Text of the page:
Contamination Fears in Relationships- Goldstein Therapy- Clifton, NJ

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therapy for traumaContamination Fears in Relationships and Toxic Shame

While most of us associate fears of contaminating others with physical illnesses like the chicken pox or the Zika virus, many people harbor similar kinds of fears about being emotionally damaged or infected in ways that can spread to others if not carefully contained within the self, kept secret, and controlled.

In much the same way that we might try to avoid contact with others when we’re sick, for fear of spreading illness to those we love and need (whether for fear of hurting those we love, or of damaging those we need), certain emotional states, moods, and feelings can lead us to avoid emotional contact with others for fear of tarnishing our relationships with parts of ourselves that feel contagiously messy, weak, damaged, dirty, or bad.

The idea of “emotional contagion” is not new to therapists who work with families, or even to social psychologists (such as Melissa Dahl, who talks about emotional contagion in the work setting in her article Is There an Antidote for Emotional Contagion?). Families high in emotional contagion are those in which emotions spread like fire, one person’s emotions triggering similar emotions in others and in the environment itself. One person panics, begins talking in a loud and anxious voice, and the next person becomes anxious in turn, etc. Moods spread from one person to the other, and anxious or angry feelings are often amplified and heightened by the response of the environment, rather than modulated by it.

But here I’m really talking about something else; a more pervasive feeling that some people carry around that their very “self” is bad, damaged, and destructive somehow. This is more of a false belief about one’s self rather than a behavioral pattern in the environment. There is a fear of being innately toxic to others, an inner shame, that leads to never-ending attempts to hide one’s true self from others, to hold feelings and emotions inside rather than expressing them, and to avoid potentially humiliating feelings of exposure. In essence, I’m referring to a disorder of hiding.

Sometimes early experiences of trauma or shame can lead to this feeling of toxicity, but other times it is simply experiences that one has that are secretly believed to be crazy or weird, such as obsessions, compulsions, panic attacks, etc.

The side effects of this kind of core belief are not simple. Holding everything inside and controlling what comes out in this way can lead to tension headaches, stomachaches, or other physical ills caused by holding everything in rather than letting things out and using others to help regulate states of tension, stress, and emotional reactivity.

Other potential negative effects are more mental in nature. You may find yourself overanalyzing everything, being kept up at night with racing thoughts, ruminating and having trouble making decisions; all effects of overusing the mind (in your somatopsychic economy) to try to contain everything all the time and to stop your inner experiences from leaking out.

And then there are the psychological costs, like feelings of being an impostor or a fraud because so much of your experience is hidden all the time, or fears of being spontaneous or speaking freely for fear of what might happen if something unexpected gets revealed.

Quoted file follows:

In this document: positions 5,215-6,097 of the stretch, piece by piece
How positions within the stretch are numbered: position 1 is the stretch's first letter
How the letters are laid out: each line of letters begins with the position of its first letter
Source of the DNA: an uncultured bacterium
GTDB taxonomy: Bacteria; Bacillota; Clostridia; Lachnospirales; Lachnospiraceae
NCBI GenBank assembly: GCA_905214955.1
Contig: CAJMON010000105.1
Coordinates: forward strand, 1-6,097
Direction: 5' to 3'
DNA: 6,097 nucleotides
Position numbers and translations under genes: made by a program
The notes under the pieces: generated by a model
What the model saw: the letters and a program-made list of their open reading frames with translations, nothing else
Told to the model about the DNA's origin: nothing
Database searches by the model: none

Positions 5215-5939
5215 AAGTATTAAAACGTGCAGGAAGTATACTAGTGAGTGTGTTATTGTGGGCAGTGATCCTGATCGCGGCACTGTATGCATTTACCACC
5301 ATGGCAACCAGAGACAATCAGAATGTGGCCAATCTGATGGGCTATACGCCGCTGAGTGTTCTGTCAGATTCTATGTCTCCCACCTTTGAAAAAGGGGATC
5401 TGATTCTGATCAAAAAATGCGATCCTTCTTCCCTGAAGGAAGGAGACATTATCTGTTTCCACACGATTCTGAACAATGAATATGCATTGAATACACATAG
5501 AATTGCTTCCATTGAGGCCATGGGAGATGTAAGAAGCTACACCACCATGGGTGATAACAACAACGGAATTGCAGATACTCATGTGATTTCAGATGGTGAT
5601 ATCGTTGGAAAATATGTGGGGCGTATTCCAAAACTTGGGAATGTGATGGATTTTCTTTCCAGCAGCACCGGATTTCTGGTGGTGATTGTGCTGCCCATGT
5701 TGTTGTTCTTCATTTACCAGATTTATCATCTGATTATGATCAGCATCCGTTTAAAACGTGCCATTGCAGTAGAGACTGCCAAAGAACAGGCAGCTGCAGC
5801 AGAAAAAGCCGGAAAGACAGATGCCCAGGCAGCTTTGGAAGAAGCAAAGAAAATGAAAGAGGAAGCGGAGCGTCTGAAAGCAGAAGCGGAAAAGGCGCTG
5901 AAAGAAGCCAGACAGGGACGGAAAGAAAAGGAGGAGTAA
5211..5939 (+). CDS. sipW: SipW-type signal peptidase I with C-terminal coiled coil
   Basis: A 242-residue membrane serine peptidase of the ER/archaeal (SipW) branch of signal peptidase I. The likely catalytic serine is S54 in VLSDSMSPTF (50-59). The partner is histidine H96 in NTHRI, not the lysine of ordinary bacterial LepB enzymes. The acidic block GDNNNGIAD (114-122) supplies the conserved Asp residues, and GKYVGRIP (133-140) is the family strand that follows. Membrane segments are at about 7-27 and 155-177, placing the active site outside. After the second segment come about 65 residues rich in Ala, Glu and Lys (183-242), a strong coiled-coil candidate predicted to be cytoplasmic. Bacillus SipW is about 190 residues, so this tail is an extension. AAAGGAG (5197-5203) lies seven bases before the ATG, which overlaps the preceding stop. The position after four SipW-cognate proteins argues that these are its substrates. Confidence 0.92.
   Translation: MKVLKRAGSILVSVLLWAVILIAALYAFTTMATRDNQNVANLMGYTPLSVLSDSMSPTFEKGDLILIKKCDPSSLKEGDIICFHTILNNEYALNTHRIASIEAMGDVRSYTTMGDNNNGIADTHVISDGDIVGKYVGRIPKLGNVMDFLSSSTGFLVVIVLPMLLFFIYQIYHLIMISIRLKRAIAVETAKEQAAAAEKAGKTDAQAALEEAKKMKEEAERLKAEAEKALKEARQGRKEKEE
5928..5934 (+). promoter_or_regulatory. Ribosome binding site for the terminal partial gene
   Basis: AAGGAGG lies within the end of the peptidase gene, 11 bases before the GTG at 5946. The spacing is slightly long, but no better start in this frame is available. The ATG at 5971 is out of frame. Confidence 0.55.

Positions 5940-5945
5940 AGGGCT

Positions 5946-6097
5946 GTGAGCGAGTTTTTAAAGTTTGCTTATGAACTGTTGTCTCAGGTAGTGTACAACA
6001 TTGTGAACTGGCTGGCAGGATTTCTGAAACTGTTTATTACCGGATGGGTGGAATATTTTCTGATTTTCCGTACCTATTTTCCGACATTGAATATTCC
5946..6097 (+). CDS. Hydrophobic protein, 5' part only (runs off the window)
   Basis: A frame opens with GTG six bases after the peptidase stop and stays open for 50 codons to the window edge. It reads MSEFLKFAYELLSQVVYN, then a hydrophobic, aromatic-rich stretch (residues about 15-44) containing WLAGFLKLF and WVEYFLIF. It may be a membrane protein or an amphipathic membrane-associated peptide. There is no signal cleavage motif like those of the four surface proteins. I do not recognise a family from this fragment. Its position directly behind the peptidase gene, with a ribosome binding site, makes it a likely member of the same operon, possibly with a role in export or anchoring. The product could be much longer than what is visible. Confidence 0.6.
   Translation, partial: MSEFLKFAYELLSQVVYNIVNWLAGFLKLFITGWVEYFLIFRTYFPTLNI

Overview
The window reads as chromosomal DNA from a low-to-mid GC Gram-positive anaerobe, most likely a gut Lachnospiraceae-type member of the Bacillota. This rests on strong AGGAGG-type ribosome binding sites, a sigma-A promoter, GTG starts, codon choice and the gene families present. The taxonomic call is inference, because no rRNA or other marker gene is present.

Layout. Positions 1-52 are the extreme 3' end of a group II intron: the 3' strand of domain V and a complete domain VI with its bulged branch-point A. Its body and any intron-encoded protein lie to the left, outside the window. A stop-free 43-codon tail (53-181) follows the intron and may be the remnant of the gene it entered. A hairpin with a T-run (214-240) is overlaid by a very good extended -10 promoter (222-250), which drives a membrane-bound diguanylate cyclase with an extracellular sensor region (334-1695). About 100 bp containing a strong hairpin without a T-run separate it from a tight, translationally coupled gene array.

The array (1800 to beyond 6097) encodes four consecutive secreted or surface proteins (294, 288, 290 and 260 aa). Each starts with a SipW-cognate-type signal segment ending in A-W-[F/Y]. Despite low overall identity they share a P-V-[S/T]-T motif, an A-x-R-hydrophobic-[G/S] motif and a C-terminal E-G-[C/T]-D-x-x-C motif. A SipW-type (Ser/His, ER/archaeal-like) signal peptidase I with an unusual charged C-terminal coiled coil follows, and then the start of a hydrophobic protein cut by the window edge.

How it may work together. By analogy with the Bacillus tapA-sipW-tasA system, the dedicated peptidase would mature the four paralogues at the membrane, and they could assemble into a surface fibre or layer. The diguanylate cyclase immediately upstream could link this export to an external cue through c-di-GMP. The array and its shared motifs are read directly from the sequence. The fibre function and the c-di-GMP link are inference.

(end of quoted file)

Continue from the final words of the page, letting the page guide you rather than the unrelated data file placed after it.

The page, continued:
Relationships can be affected too. While your partner may be longing for emotional connection and for the emotional openness it takes to have that connection, your fear of damaging the relationship if you really open up can frustrate the partner you want to please so much. In a funny way, it can make things even harder if your partner seems super contained themselves; in control and unflappable. I have worked with numerous couples where one partner was afraid to show his/her deepest vulnerabilities despite being with a partner who was kind, accepting, and non-judgmental- and who really wanted to know. It was the fact that the partner seemed so intact that actually reinforced the other’s sense of being the damaged one, and that made it so hard to share despite the partner’s love.

One of the reasons why therapy can help so much in this kind of situation is because of the “boundedness” of the therapy space. Therapy is a place where things can be talked about without the typical repercussions that might occur when talking in one’s real life; thoughts and feelings that are shared can stay safely in the room, and that which gets spilled out can be quarantined off from causing damage, spreading, and metastasizing beyond the therapy space. And this sense of safety is often enhanced by the notion that a therapist’s room is somehow equipped to deal with things like unruly emotions, painful confessions, fears and conflicts that feel too scary to talk about ordinarily for fear of burdening the other, rocking the boat, or losing the respect of someone you love.

Of course therapy is not the end point for the process of learning to see oneself as less toxic, to be less afraid to be open and free, and to share one’s vulnerabilities more comfortably in intimate settings where it’s safe to do so. (There are some relationships where showing our full selves is a bad idea!). But therapy is often a crucial beginning step; a first step in having some space that feels contained enough to handle that which is being held inside and where unhealthy beliefs about the self can finally be questioned and released.

If you found this post helpful, you may also be interested in this video on dismissive attachment:

“How to recognize dismissive attachment behaviors in yourself and others”

 

2017-09-11T16:40:52+00:00

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